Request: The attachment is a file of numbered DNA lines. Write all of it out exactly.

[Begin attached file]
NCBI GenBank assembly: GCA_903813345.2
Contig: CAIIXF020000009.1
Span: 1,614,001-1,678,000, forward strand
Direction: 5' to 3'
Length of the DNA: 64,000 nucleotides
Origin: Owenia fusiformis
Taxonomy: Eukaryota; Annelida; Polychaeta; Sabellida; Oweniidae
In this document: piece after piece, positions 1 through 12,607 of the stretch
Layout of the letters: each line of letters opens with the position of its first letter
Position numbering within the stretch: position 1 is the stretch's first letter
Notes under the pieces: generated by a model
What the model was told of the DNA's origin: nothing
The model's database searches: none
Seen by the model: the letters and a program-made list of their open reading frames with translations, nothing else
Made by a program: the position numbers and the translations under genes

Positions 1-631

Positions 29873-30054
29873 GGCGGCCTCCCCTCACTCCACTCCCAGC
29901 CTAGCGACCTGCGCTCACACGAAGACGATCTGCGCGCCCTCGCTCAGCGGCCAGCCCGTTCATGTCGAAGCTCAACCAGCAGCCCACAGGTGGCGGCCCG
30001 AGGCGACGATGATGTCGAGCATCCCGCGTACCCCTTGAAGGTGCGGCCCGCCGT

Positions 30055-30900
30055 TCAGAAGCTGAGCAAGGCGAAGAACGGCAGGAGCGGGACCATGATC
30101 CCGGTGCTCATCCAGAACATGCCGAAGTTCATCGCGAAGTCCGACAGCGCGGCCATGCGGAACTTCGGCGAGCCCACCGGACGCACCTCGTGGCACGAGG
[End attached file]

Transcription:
NCBI GenBank assembly: GCA_903813345.2
Contig: CAIIXF020000009.1
Span: 1,614,001-1,678,000, forward strand
Direction: 5' to 3'
Length of the DNA: 64,000 nucleotides
Origin: Owenia fusiformis
Taxonomy: Eukaryota; Annelida; Polychaeta; Sabellida; Oweniidae
In this document: piece after piece, positions 1 through 12,607 of the stretch
Layout of the letters: each line of letters opens with the position of its first letter
Position numbering within the stretch: position 1 is the stretch's first letter
Notes under the pieces: generated by a model
What the model was told of the DNA's origin: nothing
The model's database searches: none
Seen by the model: the letters and a program-made list of their open reading frames with translations, nothing else
Made by a program: the position numbers and the translations under genes

Positions 1-631

Positions 29873-30054
29873 GGCGGCCTCCCCTCACTCCACTCCCAGC
29901 CTAGCGACCTGCGCTCACACGAAGACGATCTGCGCGCCCTCGCTCAGCGGCCAGCCCGTTCATGTCGAAGCTCAACCAGCAGCCCACAGGTGGCGGCCCG
30001 AGGCGACGATGATGTCGAGCATCCCGCGTACCCCTTGAAGGTGCGGCCCGCCGT

Positions 30055-30900
30055 TCAGAAGCTGAGCAAGGCGAAGAACGGCAGGAGCGGGACCATGATC
30101 CCGGTGCTCATCCAGAACATGCCGAAGTTCATCGCGAAGTCCGACAGCGCGGCCATGCGGAACTTCGGCGAGCCCACCGGACGCACCTCGTGGCACGAGG